When The Only Way Out Is Through

Have you ever started on a path that had only one way out? You had to make a choice about going forward or going back? When there was no other way out but through? How did you decide that it was worth the effort to move forward? What did it take to keep going when the path got difficult?

There is no other way out  
(c) Kathleen Thompson

There is no other way out. (c) Kathleen Thompson

Here’s what I learned on a walking path in Ireland. 

I had a business trip to Dublin last week. I took the opportunity to see some of the sights with my cousin on Sunday. She had a late-afternoon appointment, so suggested I take the train down the coast to Greystones and walk around there for a bit. She said it was a cute town. She also told me there was a cliff walk along the ocean.

I took the train without a real plan. I thought I might walk around the town and then get back on the train and go to the hotel. Or check out the cliff walk. I figured I would decide when I got there.

When I reached the town, I didn't really feel like walking around. Greystones was cute, but touristy and crowded. I just wasn’t in the mood. I decided to see where the cliff walk was. And then I saw the sign. 8 km (5 miles) walk all the way to Bray. Since I had taken the train out, I knew there wasn't a stop in between. I knew if I took this walk, it was either for a very short distance or the entire way.

The town brochure said the walk had scenic cliff views. Oooo! I love the cliff walk in Newport, RI. And whenever you mention scenic cliff views and ocean is involved, I’m there, baby.

I started in, lured by the description of the scenic views. I hadn’t gotten far when I realized it wasn’t going to be an easy jaunt.

  • I wasn't wearing the right shoes, or even close.
  • I wasn't dressed for exercise. I was wearing my church clothes.
  • I was carrying a relatively heavy bag.
  • I only got 3 hours sleep the night before.

The path was fine, if you had the right shoes. A lot of loose gravel. Because the soles of my shoes were thin, I could feel the rocks stabbing my feet.

Would you wear these hiking?

I walked about a half mile, and realized this was do or die time. Either keep going or turn back and take the train. There was no other train stop. Not only that, there was no other place to get off the trail and onto a road. It was time to decide and then make the best of it.

I decided to keep going to Bray no matter what.

Here’s what I encountered on the trail.

  • Some smooth pavement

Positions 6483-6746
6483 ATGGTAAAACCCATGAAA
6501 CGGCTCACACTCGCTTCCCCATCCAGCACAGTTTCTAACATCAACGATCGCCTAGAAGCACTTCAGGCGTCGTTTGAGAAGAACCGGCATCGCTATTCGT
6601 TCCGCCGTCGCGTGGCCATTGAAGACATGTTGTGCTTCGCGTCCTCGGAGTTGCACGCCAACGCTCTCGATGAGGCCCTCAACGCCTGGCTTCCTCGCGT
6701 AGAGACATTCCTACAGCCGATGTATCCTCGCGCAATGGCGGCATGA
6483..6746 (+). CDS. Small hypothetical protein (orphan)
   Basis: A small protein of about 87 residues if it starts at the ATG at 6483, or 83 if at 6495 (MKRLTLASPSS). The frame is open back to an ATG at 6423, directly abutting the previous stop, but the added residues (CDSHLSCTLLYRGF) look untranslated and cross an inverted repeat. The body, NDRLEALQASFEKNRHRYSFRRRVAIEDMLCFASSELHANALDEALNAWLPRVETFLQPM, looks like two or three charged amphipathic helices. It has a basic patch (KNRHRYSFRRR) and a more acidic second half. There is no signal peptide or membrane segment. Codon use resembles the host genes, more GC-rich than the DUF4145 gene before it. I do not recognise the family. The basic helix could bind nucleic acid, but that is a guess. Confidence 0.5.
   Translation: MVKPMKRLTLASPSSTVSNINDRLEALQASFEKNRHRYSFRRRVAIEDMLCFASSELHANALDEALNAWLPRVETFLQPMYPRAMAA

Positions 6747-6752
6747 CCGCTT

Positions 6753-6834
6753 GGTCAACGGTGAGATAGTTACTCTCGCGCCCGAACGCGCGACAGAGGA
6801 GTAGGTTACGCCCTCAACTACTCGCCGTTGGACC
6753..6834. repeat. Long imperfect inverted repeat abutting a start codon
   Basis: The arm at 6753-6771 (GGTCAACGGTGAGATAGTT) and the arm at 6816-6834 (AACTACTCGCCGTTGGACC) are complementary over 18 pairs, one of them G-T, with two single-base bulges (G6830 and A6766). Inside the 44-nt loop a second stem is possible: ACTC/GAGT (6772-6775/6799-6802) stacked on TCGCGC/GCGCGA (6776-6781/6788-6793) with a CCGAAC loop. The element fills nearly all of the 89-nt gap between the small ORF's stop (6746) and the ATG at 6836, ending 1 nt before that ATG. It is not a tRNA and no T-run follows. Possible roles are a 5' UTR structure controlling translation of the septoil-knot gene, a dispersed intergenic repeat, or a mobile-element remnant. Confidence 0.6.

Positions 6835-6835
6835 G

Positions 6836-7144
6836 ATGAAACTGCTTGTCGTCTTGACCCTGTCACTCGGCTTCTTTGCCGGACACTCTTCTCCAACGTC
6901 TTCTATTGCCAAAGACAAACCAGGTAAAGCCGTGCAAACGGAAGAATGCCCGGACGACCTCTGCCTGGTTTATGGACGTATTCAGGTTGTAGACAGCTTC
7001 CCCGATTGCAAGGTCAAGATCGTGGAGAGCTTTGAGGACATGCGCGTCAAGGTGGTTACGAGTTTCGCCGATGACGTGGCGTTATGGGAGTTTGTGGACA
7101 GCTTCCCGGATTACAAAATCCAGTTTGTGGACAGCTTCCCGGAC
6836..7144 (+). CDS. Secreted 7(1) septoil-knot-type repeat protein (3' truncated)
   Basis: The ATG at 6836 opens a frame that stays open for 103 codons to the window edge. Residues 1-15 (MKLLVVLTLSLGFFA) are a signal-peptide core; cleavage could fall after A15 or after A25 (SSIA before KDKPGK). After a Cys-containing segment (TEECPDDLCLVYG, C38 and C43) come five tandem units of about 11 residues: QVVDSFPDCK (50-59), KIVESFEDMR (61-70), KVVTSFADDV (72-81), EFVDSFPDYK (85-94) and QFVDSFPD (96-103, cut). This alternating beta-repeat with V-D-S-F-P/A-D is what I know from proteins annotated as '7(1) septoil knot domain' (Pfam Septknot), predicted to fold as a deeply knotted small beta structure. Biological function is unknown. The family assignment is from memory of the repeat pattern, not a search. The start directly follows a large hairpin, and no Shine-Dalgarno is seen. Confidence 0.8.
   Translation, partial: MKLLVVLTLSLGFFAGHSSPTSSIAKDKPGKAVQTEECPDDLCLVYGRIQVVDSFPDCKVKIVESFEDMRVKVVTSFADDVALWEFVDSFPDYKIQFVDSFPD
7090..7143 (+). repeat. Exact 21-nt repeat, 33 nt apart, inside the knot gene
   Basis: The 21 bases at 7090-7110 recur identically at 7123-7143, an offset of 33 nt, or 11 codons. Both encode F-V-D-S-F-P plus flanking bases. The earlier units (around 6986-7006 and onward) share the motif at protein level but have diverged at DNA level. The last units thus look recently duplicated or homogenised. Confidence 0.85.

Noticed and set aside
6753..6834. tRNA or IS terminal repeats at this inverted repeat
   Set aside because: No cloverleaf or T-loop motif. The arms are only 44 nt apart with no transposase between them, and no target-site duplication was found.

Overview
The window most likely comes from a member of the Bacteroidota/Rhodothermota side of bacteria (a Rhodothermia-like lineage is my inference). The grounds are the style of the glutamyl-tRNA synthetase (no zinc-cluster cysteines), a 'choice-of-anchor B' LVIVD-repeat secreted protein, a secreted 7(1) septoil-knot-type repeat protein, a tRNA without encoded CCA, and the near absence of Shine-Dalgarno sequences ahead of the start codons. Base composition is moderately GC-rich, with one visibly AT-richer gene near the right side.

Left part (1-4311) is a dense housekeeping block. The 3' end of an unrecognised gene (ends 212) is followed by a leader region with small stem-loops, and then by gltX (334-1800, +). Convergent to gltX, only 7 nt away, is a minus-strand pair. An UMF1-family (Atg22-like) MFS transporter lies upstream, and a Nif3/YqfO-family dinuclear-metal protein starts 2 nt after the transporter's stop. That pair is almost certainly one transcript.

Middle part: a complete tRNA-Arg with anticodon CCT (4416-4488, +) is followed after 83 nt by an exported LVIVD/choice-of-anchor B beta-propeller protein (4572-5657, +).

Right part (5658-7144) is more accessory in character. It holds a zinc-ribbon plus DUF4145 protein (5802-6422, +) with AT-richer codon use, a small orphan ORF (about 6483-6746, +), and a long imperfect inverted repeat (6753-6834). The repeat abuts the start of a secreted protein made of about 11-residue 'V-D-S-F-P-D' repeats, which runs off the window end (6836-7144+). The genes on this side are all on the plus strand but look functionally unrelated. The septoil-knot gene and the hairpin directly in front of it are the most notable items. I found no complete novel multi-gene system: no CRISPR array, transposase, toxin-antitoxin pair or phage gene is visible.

• People out with their dogs who greeted me warmly
  • Slippery mud
  • More gravel stabbing my feet
  • A beautiful pasture with the greenest grass you’ve ever seen
  • Weeds growing near the path obscuring the view
Where are the cliffs? (c) Kathleen Thompson

Where are the cliffs? (c) Kathleen Thompson

And where were the scenic cliff views? Not along the early part of the trail. I thought they had over-hyped the walk. All I saw were weeds growing off to the side. Should I turn back or keep going? I knew I couldn’t get off where I was.

Then I saw my first view of the town I had left. It was spectacular.

Greystones view. (c) Kathleen Thompson

Greystones view.    (c) Kathleen Thompson

As I went farther the view was even more spectacular. Wildflowers, flox, heather, goldenrod. Rugged cliffs. Craggy castle ruins. It was stunning.

Cliff_Flowers(c) Kathleen Thompson






This walk wasn't an easy stroll in the park. Some was flat, but some was hilly. My feet were hurting. And I walked a very long way on little sleep.

And every amount of pain was worth it. The sore feet, exhaustion, and wondering how much longer. And it wasn’t just worth it at the end. It was worth it even in the middle of the walk. In the midst of the pain. Not only were the views spectacular, but there was also something about rising to the challenge that was worthwhile.

What can we learn from my cliff walk experience?

  1. It’s okay to let our emotions start us on a path. Just don’t let them control us.
  2. It is wise to evaluate our decisions with the information we have before we fully commit to a path with no exit.
  3. When possible, play and experiment before committing. Going back is a viable option.
  4. Once we commit, focus on what it takes to get through, rather than fantasize about a way out.  And enjoy the journey.

Imagine if there was another way out. Would I have succumbed to the comfort and forgone the breathtaking beauty of the rest of the walk? It's possible. It would have saved time, energy and foot pain. Yet think of what I would have missed.

Are you about to embark on a path with no way out? Are you in the middle of one right now? Is it worth it? Please share in the comments below and share with a friend who could use this message.

Please note: I reserve the right to delete comments that are offensive or off-topic.

  • Liked your blog post “When The Only Way Out Is Through”. Yesterday I posted a blog called “Just Keep Walking” and when I read your post today it made me smile :-) Becasue your story was about you that had to just keep walking. Thought that was special. God is so wonderful!

    • I guess God is trying to get that message to both of us. That is indeed special.